This necklace features amulets in addition to beads: a hand and a lion as well as bead in the shape of an eye. Bead shapes held special significance in the healing process. For example, one necklace prescription for the appeasement of Gula, Ištar, and Šamaš--gods who could bring on illness--specified the use of a gold dog-shaped amulet in addition to an agate stone in a gold setting, and four jasper/chalcedony beads, one of them in the shape of a crescent moon.

Reconstructed necklace
Stone (including carnelian, agate, and rock crystal), shell, and vitreous materials
Tomb 11, Shibaniba (modern Tell Billa), Iraq
Middle Assyrian Period, ca. 1363–1000 BCE
Overall: L. 36 cm; Beads: Diam. max. 1.7 cm

University of Pennsylvania Museum of Archaeology and Anthropology, Philadelphia; 31-51-53
American School Oriental Research/University Museum Expedition to Tell Billa, Iraq; E. A. Speiser, 1931

Day 4 of #museumsthankhealthheroes “Medicinal mix and match”•Yesterday, we learned about some of the different stones th...
04/25/2020

Day 4 of #museumsthankhealthheroes “Medicinal mix and match”

Yesterday, we learned about some of the different stones the āšipū used for different ailments. Today we learn how they brought them all together!

Multiple stone varieties were required to cure a single disease and the same stones appear in multiple recipes, so it is difficult to pinpoint the exact function of any single stone. Necklaces seem to have functioned through the juxtaposition or combination of different materials. Necklaces of a single stone, for example, do not occur, suggesting that materials derive or augment their power from each other, and their specific arrangement in a necklace.

Reconstructed Necklaces
Three reconstructed necklaces
Stone (including carnelian), shell, and vitreous materials
Level IV, Hasanlu, Iran
Iron Age II, ca. 1000–800 BCE

(1) Overall: L. 34 cm; Beads: Diam. max. 2 cm; (2) Overall: L. 29 cm; Beads: Diam. max. 0.4 cm; (3) Overall: L. 28 cm; Beads: Diam. max. 1 cm

University of Pennsylvania Museum of Archaeology and Anthropology, Philadelphia
71-23-193.1-3
The Hasanlu Project; Robert H. Dyson Jr., 1971
Courtesy of Penn Museum

#awondertobehold #isawishtarslion #ancientmedicine #ancientmiddleeast #pennmuseum #isawnyu

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Opening March 6th: “Hymn to Apollo: The Ancient World and the Ballets Russes”

What can we know about ancient dance? Why did European avant-garde artists look to antiquity at the beginning of the twentieth century? With an array of ancient representations of dance, Hymn to Apollo: The Ancient World and the Ballet Russes explores both the role of dance in ancient culture and the influence of antiquity on the modernist reinventions of the Ballets Russes, the ground-breaking dance company founded in Paris by Sergei Diaghilev.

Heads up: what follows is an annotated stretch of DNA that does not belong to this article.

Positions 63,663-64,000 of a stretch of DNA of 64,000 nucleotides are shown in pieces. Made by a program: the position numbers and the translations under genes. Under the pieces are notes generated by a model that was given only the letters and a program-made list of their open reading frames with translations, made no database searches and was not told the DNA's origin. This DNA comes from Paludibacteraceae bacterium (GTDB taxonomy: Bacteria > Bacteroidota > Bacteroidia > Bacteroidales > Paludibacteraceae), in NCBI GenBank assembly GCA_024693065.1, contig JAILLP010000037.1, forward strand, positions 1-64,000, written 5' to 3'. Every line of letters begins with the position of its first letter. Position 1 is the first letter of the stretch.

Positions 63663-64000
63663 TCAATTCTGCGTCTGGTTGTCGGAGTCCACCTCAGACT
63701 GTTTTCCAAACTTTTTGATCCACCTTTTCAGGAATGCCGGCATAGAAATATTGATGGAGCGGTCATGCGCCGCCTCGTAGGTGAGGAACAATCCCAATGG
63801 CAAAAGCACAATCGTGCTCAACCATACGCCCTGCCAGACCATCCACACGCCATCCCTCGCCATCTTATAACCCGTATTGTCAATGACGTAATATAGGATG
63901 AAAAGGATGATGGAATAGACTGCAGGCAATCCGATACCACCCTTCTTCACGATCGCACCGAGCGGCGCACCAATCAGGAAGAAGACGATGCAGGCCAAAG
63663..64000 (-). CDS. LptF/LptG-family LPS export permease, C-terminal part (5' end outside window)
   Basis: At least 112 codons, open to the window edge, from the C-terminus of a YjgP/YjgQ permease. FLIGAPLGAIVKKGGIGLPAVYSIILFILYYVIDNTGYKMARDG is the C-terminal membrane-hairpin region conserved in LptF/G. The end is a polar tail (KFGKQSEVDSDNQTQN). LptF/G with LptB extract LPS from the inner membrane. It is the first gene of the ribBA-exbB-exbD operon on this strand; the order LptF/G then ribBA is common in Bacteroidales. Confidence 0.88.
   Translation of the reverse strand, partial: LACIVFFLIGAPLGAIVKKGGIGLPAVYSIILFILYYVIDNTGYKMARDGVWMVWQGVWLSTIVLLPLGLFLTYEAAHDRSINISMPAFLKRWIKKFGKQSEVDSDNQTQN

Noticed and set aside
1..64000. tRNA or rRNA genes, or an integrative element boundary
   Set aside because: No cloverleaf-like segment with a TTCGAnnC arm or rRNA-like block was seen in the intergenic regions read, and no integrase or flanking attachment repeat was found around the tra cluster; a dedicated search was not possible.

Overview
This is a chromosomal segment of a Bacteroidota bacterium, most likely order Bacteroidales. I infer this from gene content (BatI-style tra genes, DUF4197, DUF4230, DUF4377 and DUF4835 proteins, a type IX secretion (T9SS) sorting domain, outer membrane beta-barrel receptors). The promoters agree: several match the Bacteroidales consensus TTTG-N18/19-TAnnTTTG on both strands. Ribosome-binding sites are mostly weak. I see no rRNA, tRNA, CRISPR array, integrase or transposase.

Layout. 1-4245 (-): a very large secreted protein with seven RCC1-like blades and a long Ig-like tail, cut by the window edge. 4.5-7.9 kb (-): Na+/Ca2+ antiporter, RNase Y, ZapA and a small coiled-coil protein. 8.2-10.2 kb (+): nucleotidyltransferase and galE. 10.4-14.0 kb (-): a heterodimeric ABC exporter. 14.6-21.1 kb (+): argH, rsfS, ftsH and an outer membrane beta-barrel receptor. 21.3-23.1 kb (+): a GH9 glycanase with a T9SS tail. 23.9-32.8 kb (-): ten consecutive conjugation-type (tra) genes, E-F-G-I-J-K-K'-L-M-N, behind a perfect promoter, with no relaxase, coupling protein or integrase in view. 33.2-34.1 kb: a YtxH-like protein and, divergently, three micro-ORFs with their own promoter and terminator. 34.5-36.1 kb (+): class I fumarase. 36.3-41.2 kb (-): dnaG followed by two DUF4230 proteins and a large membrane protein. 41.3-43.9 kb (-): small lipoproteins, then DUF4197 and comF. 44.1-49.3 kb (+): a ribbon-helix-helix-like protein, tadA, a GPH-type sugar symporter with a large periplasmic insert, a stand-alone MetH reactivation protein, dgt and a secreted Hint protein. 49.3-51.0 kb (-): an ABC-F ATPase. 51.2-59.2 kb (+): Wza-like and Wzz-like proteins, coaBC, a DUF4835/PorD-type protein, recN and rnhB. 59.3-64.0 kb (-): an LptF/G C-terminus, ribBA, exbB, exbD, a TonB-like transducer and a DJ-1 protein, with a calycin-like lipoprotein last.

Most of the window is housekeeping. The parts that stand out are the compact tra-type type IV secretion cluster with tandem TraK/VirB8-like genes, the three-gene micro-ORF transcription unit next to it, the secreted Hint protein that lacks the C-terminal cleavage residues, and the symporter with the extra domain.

With about 100 works, including outstanding examples of ancient pottery, sculpture, and metalwork, as well as watercolors, sketchbooks, photographs, costumes, and other archival material from the Ballets Russes, this exhibition—the first on the topic—reveals a rich, multifaceted dialogue between the ancient and the modern. More than a simple story of the reception of antiquity by artists in the twentieth century, Hymn to Apollo shows how artists returned to antiquity not as benighted traditionalists but as radical revolutionaries, intent on creating something new.

http://isaw.nyu.edu/exhibitions/future-list

Our exhibitions are free and open to the public. When we have an active exhibition, the typical gallery hours are as follows: Wednesday-Sunday, 11am-6pm, Friday 11am-8pm Closed Mondays and Tuesdays Free Guided Tour, Fridays at 6pm


Comments

This discovery should be of interest. Facebook.com/stonespeaker
Every exhibit at this place is stimulating and thought-provoking. The connection between the ancient Greeks and modern dance? Of course!
Tiny but wonderful Institute. Lots of really good exhibitions.
Luigi Enrico Rossi κηληθμῷ δ᾽ ἔσχοντο. Scritti editi e inediti (Collected papers) edited by Giulio Colesanti and Roberto Nicolai with the collaboration of Maria Broggiato, Andrea Ercolani, Manuela Giordano, Laura Lulli, Michele Napolitano, Riccardo Palmisciano, Livio Sbardella, Maurizio Sonnino The work collects all scientific writings, including some unpublished works, produced by Luigi Enrico Rossi (1933-2009) in almost fifty years of activity, in which he acted as professor of Greek Literature at the “Sapienza” university of Rome, enlivening the Greek Literature seminar in Rome, speaker at numerous conferences, as well as lecturer at many universities and institutions across the globe. In all his works we can see his characteristic approach to literature, understood as an act of communication within a precise historical context. The topics focus on Greek metric and music, Homer and the archaic epic, lyric poetry and symposium, Attic drama (tragedy and comedy but also satyr play), Hellenistic literature, literary criticism and history of classical studies. On the tenth anniversary of his untimely death, his Roman students, who continue his tradition in the new Seminars of Greek Literature "Luigi Enrico Rossi" at the "Sapienza" university of Rome, want to remember his fundamental work as a scholar collecting all his works, some of which are still unpublished (but already presented by him on various occasions), while others, issued in scientific publications not easy to find, risk with time to become inaccessible. We would therefore be very happy if you would accept our invitation to participate in this enterprise by joining the Tabula in memoriam using the attached form. Rome, 26 November 2018 Giulio Colesanti and Roberto Nicolai
Sito Megalitico ldp, Montarsolo, Alta Valtrebbia (Piacenza-Italy)